Motivation

Driven by technological advances, the throughput and cost of mass spectrometry (MS) proteomics experiments have improved by orders of magnitude in recent decades. Spectral library searching is a common approach to annotating experimental mass spectra by matching them against large libraries of reference spectra corresponding to known peptides. An important disadvantage, however, is that only peptides included in the spectral library can be found, whereas novel peptides, such as those with unexpected post-translational modifications (PTMs), will remain unknown. Open modification searching (OMS) is an increasingly popular approach to annotate modified peptides based on partial matches against their unmodified counterparts. Unfortunately, this leads to very large search spaces and excessive runtimes, which is especially problematic considering the continuously increasing sizes of MS proteomics datasets.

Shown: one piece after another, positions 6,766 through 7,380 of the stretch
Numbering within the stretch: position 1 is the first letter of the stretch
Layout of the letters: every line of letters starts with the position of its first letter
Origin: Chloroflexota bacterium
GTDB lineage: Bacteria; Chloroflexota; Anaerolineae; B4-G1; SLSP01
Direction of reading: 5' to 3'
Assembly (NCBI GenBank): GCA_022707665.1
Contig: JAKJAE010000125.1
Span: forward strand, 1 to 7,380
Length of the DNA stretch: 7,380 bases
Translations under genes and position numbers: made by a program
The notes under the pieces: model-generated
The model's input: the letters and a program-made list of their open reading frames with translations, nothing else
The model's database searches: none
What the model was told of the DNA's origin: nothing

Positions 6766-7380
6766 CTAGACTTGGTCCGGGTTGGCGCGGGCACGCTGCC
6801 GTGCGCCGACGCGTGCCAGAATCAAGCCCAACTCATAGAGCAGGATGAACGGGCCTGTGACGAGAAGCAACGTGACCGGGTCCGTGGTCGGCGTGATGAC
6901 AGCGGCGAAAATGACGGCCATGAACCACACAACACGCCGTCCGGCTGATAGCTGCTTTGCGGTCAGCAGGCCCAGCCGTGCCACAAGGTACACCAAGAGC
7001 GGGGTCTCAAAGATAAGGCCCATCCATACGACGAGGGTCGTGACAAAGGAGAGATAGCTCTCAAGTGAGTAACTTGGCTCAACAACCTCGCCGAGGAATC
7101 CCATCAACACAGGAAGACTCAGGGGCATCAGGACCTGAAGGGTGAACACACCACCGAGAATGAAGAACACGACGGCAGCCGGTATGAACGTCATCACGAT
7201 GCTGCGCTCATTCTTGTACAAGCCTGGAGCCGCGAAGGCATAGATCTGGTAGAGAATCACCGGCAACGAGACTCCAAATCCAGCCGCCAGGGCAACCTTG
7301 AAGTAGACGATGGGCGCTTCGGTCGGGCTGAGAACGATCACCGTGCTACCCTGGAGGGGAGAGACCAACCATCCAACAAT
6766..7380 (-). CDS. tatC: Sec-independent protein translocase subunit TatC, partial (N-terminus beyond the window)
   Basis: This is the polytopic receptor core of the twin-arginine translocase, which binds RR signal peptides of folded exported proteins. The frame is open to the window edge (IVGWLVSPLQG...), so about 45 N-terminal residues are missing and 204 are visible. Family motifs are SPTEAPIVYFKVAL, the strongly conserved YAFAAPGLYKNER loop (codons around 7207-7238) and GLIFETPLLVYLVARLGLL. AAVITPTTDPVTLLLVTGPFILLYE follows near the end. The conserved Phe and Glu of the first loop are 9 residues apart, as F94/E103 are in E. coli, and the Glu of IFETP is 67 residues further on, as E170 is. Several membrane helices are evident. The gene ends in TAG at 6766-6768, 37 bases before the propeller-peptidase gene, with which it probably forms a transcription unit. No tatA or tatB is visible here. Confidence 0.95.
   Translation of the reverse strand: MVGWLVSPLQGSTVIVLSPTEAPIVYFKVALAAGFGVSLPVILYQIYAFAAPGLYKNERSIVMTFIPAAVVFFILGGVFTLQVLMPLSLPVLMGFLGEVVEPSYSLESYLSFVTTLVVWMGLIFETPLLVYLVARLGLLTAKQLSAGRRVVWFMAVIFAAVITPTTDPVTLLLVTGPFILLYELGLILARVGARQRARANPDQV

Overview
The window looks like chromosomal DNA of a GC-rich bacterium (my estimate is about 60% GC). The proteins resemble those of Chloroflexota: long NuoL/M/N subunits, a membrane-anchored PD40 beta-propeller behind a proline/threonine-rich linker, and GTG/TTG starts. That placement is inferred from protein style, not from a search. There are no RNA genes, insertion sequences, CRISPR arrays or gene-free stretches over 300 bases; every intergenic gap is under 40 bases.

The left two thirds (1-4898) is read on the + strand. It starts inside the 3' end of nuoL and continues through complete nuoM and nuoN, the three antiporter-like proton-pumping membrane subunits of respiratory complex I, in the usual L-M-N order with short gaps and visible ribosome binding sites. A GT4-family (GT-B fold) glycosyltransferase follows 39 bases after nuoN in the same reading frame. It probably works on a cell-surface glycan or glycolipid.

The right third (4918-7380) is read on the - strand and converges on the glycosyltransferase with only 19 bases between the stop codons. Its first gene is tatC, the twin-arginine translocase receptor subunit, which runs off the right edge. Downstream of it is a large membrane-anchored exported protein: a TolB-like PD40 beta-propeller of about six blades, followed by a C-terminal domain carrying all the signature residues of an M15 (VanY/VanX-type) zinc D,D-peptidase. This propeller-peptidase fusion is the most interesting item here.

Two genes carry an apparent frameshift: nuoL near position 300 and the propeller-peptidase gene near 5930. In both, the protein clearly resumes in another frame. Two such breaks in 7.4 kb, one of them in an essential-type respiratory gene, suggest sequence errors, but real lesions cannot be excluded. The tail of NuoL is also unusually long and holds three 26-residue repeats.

Results

We propose an OMS algorithm, called HOMS-TC, that fully exploits parallelism in the entire pipeline of spectral library searching. We designed a new highly parallel encoding method based on the principle of hyperdimensional computing to encode mass spectral data to hypervectors while minimizing information loss. This process can be easily parallelized since each dimension is calculated independently. HOMS-TC processes two stages of existing cascade search in parallel and selects the most similar spectra while considering PTMs. We accelerate HOMS-TC on NVIDIA’s tensor core units, which is emerging and readily available in the recent graphics processing unit (GPU). Our evaluation shows that HOMS-TC is 31× faster on average than alternative search engines and provides comparable accuracy to competing search tools.

Availability and implementation

HOMS-TC is freely available under the Apache 2.0 license as an open-source software project at https://github.com/tycheyoung/homs-tc.

This is an Open Access article distributed under the terms of the Creative Commons Attribution License (https://creativecommons.org/licenses/by/4.0/), which permits unrestricted reuse, distribution, and reproduction in any medium, provided the original work is properly cited.